Subsolid nodules can be considered a biomarker of lung cancer risk, and should be managed with long-term active surveillance. Conservative management of these nodules may reduce unnecessary surgery and overtreatment in patients with multiple comorbidities and aggressive lung cancer arising from lung sites other than the subsolid nodule. These conclusions were published by Silva et al in the Journal of Thoracic Oncology.
Lung cancer screening by low-dose computed tomography (LDCT) allows for early detection and early treatment of lung cancer, thereby reducing lung cancer–related deaths. However, LDCT does have its limitations, such as finding abnormalities that are noncancerous, requiring the patient to have additional testing, and diagnosing and treating malignancies that would have not affected the patient’s life expectancy. Overdiagnosis and overtreatment are often seen in slow-growing lung adenocarcinomas represented by subsolid nodules. Unfortunately, the resection of subsolid nodules might not be clinically advantageous and may result in cardiopulmonary damage in patients with multiple comorbidities. Therefore, treatment by resection vs surveillance for persistent subsolid nodules remains controversial.
A group of European investigators evaluated the risk of lung cancer and lung cancer–related death in patients with unresected subsolid nodules over a period of almost 10 years, and analyzed whether cancer arose from the subsolid nodule. The aim was to determine the long-term outcome of patients with unresected subsolid nodules in lung cancer screening. In 2005, the Multicenter Italian Lung Detection (MILD) screening trial implemented active surveillance for persistent subsolid nodules as opposed to early resection. The results of this study were based on the 2,303 patients randomized to the LDCT arm (age 58.1 ± 5.9 years, cumulative tobacco exposure 43.6 ± 21.5 pack-years) of the MILD screening trial. Patients with subsolid nodules were selected by visual analysis and computer-aided diagnosis (CAD). All subsolid nodules were classified into nonsolid nodules or part-solid nodules and were measured by volumetric semiautomatic segmentation. The volume of the subsolid nodule was measured including the whole nonsolid component (nonsolid nodule and part-solid nodule) and the solid component (part-solid nodule). The risk of overall mortality and lung cancer mortality was tested by Cox proportional hazards model.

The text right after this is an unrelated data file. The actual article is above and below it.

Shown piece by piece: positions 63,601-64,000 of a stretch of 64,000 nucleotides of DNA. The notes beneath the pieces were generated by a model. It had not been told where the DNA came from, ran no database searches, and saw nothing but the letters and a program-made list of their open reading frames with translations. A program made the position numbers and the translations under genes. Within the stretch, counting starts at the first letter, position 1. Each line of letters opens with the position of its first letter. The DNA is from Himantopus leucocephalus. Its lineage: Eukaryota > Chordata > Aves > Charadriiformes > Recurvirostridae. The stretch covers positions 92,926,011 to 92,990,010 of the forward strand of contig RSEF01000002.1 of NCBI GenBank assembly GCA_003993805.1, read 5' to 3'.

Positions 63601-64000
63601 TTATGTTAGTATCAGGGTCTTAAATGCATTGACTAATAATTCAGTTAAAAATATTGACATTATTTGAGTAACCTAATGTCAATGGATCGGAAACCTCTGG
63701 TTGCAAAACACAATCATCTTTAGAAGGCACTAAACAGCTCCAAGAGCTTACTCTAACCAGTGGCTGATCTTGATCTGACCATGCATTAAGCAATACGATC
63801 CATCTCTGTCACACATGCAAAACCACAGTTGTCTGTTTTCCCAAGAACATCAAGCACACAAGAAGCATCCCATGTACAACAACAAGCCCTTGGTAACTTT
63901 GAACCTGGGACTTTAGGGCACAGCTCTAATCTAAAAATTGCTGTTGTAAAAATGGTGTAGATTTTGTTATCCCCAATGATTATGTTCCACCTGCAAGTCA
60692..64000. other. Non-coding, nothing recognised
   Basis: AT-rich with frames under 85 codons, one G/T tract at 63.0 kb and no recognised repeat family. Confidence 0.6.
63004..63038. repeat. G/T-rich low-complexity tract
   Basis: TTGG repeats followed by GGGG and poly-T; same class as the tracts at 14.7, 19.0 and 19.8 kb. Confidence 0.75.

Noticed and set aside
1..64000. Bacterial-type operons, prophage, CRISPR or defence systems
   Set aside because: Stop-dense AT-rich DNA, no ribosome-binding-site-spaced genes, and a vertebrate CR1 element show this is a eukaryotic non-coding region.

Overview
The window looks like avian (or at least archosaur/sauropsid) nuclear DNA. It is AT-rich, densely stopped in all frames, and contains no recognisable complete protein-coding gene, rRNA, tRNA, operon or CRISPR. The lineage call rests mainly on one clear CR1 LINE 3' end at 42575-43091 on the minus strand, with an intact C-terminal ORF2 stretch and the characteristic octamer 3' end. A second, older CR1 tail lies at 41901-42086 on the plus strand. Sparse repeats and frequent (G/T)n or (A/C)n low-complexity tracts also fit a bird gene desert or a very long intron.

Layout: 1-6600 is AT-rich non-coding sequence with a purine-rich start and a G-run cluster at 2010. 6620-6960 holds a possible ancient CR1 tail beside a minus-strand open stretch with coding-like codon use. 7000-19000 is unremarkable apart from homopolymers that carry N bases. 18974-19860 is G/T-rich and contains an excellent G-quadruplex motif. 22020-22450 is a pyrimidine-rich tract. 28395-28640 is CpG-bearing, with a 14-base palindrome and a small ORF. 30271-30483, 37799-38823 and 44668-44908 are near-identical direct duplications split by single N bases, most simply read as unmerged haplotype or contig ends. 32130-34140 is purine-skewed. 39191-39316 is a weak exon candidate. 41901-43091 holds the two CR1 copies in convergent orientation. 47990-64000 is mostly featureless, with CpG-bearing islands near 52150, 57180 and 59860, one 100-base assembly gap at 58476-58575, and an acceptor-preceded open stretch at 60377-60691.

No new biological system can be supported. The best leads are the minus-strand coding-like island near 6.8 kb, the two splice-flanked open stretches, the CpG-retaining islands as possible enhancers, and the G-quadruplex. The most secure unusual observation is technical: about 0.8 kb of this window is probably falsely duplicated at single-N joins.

A total of 6,541 nodules were detected in 55.5% (1,277 of 2,303) of the patients screened. Using both visual and CAD screening, 16.9% of patients (389 of 2,303) were found to have a subsolid nodule. Thirty lung cancers were diagnosed in 389 patients with subsolid nodules, reflecting a 7.7% overall risk of being diagnosed with lung cancer throughout the 9.3 ± 1.2 years of follow-up and hazard ratio (HR) of 6.77 (95% confidence interval [CI] = 3.39–13.54). Lung cancer not originating from the subsolid nodule was seen in 22 of 30 (73%) of patients with subsolid nodules. Lung cancer appeared after a median time of 52 months from detection of the subsolid nodule. The HR for lung cancer–specific mortality was 3.80 (95% CI = 1.24–11.65) for patients with subsolid nodules compared to patients without lung nodules. Lung cancer arising from subsolid nodules did not lead to death within the follow-up period in 100% of patients with subsolid nodule–derived lung cancer compared to 63.6% for lung cancers not derived from the subsolid nodule.
The authors commented, “In conclusion, the majority of subjects with [subsolid nodules] who were diagnosed with lung cancer in the MILD cohort had developed a cancer elsewhere in the lungs. Lung cancers that arose from the [subsolid nodule] never represented the cause of death within the nearly 10-year follow-up period. Therefore, [subsolid nodules] can be considered a biomarker of cancer risk, and should be managed by active surveillance until signs of growth of the solid component. This approach will reduce unnecessary surgery with cardiopulmonary damage in subjects with multiple comorbidities, including more aggressive lung cancers arising from lung sites other than the [subsolid nodule]. We suggest that subjects with [subsolid nodules] might be a suitable target population for pharmacological smoking-cessation and chemoprevention trials.”
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